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I didn't like the design as I felt it lost something from the original. It was necessary for pragmatic reasons though, but I greatly preferred the 4/4s/5/5s designs.
Looking back on the introduction I was reminded how it was also the first iPhone with GPS - the previous model relied on far less accurate WiFi and Cell Tower triangulation. That opened up many more possibilities for location based services. So I would also include that as one of its legacies.
Mike Wuerthele said:columbus said:
MacBook ProWhat says no: There isn't a compelling engineering reason for Apple to do so today.
I would have thought recent feature (Dell XPS 13 9370 vs. Apple's 13-inch MacBook Pro, the ultimate comparison) rather contradicts this point:
This is huge step up in CPU performance-per-watt compared to previous quad-core designs, coming in slightly faster than a 2015 15-inch MacBook Pro and getting close to the current base model 15" MacBook Pro, while using less than half the wattage.
The 8th gen CPUs do offer quite a boost in performance.I agree with the basic concept, though. A quad-core eighth generation processor outperforms the dual-core seventh. What it does not do is outperform the quad-core seventh, and that's the point.
Pragmatically I think (aside from fixing the keyboards) it would make sense to move all the 13" models over to quad core 15W CPUs and drop the touch bar and the price.
That would leave a very competitive laptop for most people and be the start of rationalising the lineup. I really hope we see this at WWDC.
The next decision is to either merge the MacBook and Air into one good product or put them both out of their misery.
LoneStar88 said:While those of a certain persuasion keep expecting "free stuff" from companies which "have enough money"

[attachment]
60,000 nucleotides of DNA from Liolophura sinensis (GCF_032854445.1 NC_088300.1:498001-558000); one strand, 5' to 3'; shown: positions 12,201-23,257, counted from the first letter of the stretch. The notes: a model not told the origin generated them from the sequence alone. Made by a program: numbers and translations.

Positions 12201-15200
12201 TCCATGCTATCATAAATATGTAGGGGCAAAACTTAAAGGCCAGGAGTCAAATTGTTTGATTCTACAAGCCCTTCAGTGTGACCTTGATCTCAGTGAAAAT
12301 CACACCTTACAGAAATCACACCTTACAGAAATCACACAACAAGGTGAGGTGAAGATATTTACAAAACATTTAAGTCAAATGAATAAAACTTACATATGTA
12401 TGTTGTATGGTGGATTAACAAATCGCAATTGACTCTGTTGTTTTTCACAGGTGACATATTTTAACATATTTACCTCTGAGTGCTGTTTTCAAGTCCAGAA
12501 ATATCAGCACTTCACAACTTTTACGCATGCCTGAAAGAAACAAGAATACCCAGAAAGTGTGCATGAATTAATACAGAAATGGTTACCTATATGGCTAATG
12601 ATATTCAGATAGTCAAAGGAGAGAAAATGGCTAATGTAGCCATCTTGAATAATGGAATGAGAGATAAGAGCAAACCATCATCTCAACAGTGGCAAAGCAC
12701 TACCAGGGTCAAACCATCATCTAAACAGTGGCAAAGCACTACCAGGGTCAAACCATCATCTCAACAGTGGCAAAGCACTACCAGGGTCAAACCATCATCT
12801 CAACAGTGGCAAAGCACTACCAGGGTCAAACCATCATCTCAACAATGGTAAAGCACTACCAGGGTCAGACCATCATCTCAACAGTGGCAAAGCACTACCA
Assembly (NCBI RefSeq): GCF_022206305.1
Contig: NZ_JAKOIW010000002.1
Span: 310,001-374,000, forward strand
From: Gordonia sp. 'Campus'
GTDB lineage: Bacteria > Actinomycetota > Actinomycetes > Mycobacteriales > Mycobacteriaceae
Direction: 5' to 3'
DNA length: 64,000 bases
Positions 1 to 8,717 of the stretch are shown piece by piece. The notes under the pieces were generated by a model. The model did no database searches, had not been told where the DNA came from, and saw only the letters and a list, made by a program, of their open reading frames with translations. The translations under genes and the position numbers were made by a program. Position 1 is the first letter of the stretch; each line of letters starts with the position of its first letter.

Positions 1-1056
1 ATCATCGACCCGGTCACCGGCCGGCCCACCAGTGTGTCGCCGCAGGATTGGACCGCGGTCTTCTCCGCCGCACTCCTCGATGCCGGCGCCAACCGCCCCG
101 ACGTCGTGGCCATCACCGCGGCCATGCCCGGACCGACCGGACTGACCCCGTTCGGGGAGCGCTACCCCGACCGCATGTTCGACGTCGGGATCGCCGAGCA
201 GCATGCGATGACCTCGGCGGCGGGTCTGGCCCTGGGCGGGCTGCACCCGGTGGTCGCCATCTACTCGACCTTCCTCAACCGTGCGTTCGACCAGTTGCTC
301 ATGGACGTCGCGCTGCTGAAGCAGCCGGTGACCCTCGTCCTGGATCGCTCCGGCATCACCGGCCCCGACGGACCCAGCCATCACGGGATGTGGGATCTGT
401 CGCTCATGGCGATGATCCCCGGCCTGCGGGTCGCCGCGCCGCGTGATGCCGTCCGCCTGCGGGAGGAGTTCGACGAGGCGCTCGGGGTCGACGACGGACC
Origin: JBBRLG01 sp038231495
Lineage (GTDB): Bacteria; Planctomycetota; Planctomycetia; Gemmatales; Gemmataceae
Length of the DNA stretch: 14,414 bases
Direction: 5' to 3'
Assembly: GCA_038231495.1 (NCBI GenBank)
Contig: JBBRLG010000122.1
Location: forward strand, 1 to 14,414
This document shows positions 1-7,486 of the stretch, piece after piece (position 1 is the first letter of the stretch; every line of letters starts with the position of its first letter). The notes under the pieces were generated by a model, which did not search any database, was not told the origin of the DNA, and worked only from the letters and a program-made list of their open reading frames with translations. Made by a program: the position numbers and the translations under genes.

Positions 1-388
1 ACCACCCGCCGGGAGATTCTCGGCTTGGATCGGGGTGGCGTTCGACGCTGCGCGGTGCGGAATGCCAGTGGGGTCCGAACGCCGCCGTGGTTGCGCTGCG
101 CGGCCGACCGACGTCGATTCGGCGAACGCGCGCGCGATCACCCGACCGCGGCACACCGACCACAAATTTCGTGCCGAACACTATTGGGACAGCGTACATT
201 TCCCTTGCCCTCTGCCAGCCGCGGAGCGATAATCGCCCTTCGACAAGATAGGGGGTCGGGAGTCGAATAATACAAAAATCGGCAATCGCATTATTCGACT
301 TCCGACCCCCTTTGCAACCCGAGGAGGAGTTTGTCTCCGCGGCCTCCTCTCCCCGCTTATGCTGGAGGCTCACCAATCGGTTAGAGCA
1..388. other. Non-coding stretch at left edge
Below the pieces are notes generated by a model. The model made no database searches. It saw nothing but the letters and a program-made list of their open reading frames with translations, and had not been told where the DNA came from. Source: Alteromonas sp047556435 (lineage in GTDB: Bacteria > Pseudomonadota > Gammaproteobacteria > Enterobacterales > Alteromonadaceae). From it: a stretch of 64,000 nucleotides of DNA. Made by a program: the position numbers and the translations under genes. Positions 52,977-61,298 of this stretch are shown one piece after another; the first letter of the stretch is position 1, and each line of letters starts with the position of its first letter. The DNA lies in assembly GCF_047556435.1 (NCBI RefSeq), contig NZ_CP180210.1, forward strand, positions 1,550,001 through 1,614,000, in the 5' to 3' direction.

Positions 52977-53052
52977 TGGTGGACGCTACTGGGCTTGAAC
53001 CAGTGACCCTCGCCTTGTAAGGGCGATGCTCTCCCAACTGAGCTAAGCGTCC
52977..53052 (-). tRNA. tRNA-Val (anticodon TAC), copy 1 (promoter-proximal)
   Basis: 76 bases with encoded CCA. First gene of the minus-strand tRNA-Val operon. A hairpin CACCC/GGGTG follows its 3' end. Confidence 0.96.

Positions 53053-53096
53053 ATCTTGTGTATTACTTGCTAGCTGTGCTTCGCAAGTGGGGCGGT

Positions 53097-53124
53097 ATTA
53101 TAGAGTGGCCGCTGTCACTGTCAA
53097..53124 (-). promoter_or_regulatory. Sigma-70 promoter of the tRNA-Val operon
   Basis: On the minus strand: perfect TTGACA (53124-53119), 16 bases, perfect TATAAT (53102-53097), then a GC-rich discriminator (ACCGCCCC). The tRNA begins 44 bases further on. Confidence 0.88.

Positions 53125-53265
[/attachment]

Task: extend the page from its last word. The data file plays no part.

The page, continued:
It is a tough one to try and justify.
Agreed - I was trying to find the quote but couldn't find it. Essentially Steve would always reiterate that Apple's focus should be on building the best products they can and if they achieve this then stock price will take care of itself. It is hard to align this with the scrimp and save iCloud plans. Regardless of what others (Google) are charging it is a horrible customer experience. To me recurring "service" revenue is clearly taking precedence over user experience.rogifan_new said:Gotta increase those services revenues to please Wall Street.
iPhone is an expensive product, but part of its value proposition is that Apple will make the whole experience as seamless and simple as possible. Unfortunately the iCloud storage policies and nag-ware is user hostile rather than user friendly.
Chinese retailer listings for the Lenovo IdeaPad 330 notebook reveal it uses a new processor, identified as the Core i3-8121U, reports Ars Technica.
Importantly, the Core i3-8121U is noted as having support for DDR4-2400 and LPDDR4/x-2400, and a maximum supported memory of 32 gigabytes from a maximum of two memory channels.
Intel Ark doesn't appear to include any reference to an integrated GPU, suggesting it doesn't include integrated graphics at all and instead would need to be accompanied by a discrete GPU.
How is this IdeaPad envisioned to work as product then. Who exactly is in the market for a low end CPU paired with a dedicated GPU?
Made more confusing because Lenovo recently updated all of the IdeaPad line... curious stuff.
Edit: It appears this model is for the Chinese market only, which answers my second question. The i3 / discrete GPU combination still seems odd regardless of market.
In case you are wondering why I care - I'm going to go out on a limb and say I'm probably the only person reading this on an IdeaPad (Linux, not Windows). Hence the passing interest.
Currently in a holding position until Apple fixes the MacBook Pro keyboard. In case you wondered IdeaPad keyboards are perfectly boring, average and adequate but crucially resilient in demanding conditions - withstanding domestic household specs of dust.